Public Housing Eviction for Nonpayment of Rent

Authored By: Alaska Legal Services

Alaska Eviction Diversion Program

The Alaska Court System's Eviction Diversion Program offers free mediation to landlords and tenants. Mediation helps the two sides work out their dispute without going to court. The program is available before or after the landlord starts an eviction case in court. Both sides must agree to participate.

COVID-19 Protections under Federal Law

To date, if you live in public housing, under the federal Coronavirus Aid, Relief, and Economic Security (CARES) Act, your landlord cannot evict you for non-payment of rent without giving you a 30-day notice. This notice provision does not have an end date.

Remember that the CDC Moratorium on evictions for non-payment of rent is now in force in areas with high COVID transmission. See AlaskaLawHelps' page on COVID-19 and Housing Rights for more information.


Who this rule applies to:

  1. You are being evicted for not paying rent, and;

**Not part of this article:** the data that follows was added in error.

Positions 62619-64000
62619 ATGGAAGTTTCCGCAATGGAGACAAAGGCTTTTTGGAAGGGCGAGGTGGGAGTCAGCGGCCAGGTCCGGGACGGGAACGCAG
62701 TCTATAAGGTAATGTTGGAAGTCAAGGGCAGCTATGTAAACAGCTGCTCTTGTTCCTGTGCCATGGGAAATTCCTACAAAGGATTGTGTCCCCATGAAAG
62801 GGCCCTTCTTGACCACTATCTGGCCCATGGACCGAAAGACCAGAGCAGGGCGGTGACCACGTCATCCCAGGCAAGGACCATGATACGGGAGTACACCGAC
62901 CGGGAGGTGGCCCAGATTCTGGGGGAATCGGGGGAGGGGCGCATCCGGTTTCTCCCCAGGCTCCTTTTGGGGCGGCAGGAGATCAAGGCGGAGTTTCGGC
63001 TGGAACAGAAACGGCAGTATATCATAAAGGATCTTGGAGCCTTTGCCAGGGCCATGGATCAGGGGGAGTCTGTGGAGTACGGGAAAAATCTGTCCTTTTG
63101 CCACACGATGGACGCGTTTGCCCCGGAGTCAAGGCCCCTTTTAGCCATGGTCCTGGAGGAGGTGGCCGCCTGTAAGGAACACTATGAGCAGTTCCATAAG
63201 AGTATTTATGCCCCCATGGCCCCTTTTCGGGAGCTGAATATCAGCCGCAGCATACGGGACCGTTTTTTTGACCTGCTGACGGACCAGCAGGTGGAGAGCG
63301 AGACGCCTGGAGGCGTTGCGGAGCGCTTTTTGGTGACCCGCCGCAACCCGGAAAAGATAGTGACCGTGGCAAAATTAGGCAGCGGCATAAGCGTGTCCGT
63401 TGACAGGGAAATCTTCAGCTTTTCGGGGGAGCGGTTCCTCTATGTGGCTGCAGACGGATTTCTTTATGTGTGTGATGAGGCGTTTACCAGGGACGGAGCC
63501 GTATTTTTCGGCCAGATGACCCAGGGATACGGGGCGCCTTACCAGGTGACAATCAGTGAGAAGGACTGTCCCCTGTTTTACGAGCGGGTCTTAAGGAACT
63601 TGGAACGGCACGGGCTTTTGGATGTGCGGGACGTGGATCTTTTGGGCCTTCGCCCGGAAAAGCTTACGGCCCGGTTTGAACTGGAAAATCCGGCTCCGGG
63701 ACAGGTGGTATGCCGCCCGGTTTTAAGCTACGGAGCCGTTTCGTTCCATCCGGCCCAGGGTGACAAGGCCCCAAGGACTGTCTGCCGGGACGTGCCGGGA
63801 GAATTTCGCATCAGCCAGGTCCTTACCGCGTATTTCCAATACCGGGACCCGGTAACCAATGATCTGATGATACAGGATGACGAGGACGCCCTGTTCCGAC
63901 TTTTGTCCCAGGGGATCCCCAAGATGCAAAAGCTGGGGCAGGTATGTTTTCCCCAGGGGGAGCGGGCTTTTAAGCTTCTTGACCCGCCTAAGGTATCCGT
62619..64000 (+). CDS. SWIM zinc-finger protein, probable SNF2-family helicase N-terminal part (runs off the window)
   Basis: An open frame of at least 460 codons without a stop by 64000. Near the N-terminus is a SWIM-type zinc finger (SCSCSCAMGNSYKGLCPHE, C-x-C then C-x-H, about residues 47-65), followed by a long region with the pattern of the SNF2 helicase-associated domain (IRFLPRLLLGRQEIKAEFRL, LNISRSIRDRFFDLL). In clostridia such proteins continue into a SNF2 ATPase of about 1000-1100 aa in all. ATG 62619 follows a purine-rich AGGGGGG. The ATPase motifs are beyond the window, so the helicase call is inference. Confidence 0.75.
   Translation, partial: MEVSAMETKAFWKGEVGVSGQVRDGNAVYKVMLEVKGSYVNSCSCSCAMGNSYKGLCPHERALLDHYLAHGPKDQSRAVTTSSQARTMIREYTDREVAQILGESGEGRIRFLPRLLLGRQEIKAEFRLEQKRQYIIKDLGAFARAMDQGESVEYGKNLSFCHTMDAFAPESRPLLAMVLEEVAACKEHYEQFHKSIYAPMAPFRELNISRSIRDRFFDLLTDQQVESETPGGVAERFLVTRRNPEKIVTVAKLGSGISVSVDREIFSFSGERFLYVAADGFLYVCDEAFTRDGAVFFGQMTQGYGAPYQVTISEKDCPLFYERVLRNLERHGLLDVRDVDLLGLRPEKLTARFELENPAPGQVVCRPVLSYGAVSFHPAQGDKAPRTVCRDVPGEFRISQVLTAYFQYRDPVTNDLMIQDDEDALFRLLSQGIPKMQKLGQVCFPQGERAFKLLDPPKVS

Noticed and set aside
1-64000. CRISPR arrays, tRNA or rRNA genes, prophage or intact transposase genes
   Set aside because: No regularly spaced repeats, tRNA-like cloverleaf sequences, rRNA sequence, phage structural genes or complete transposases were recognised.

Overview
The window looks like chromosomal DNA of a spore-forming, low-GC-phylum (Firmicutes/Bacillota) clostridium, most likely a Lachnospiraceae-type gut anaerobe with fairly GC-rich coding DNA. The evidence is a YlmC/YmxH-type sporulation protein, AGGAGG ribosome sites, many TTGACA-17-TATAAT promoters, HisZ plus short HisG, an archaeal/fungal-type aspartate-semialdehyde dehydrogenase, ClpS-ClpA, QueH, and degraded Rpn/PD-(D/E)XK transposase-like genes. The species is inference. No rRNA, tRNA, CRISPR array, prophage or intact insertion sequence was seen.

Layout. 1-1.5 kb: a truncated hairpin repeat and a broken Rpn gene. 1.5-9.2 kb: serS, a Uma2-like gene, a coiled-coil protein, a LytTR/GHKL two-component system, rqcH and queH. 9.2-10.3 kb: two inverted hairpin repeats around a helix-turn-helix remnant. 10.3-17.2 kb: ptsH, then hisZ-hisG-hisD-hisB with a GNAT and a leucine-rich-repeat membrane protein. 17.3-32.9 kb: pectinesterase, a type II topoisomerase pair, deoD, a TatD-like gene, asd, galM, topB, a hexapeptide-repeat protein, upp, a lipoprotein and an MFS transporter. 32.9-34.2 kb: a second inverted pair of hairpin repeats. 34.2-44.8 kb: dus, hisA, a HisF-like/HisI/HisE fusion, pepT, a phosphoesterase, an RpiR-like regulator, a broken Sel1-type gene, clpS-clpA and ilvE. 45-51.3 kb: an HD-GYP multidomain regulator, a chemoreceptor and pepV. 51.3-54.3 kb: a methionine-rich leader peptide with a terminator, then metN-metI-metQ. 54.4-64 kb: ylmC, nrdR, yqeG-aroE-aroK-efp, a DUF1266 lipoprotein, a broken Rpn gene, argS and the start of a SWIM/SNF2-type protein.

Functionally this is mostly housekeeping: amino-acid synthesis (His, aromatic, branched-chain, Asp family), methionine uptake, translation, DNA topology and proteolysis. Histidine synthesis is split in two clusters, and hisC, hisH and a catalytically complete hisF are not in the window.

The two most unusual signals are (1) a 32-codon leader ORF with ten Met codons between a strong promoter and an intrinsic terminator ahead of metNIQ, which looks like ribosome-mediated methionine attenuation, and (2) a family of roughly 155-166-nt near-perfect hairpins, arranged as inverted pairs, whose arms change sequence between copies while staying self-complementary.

2. Your property is considered a "covered property" (meaning, subsidized by the federal government) under the CARES Act. Here is a list of "covered properties," but because it may be difficult (sometimes impossible) for a tenant to determine whether the property is "covered," do not worry if you do not know whether your property is included in the list below. Move on to the next step to see how you can use this rule to protect yourself from wrongful eviction.

Covered Properties:

  • Federally subsidized housing;
  • Property is under a federally-backed mortgage (Fannie Mae has a property list, and Freddie Mac has a property list, but only multifamily properties with five or more units are listed here);
  • Housing programs under VAWA, 34 U.S.C Section 12491;
  • Rural Development Voucher Section 155 Program; or
  • Properties for which there is not enough information available to know whether your property is covered or not.

How to use this rule if it applies to you:

  • If you were not given 30 days' notice before an eviction, you can write an answer and/or argue to the judge that the landlord cannot evict you until you are provided proper notice.
  • If you are unclear on whether your property is "covered" under the CARES Act, you can still raise this defense, and argue that it is the landlord's burden to prove that they are not a covered property under the CARES Act. If the landlord fails to prove that they are not a covered property, even if this means there is simply too little information out there to confirm yes or no, then the landlord is barred from evicting you without giving 30 days' notice.

If need help paying your rent, see AlaskaLawHelp's guide to Cash or Rental Assistance Options during COVID-19.

Last Review and Update: Aug 04, 2021
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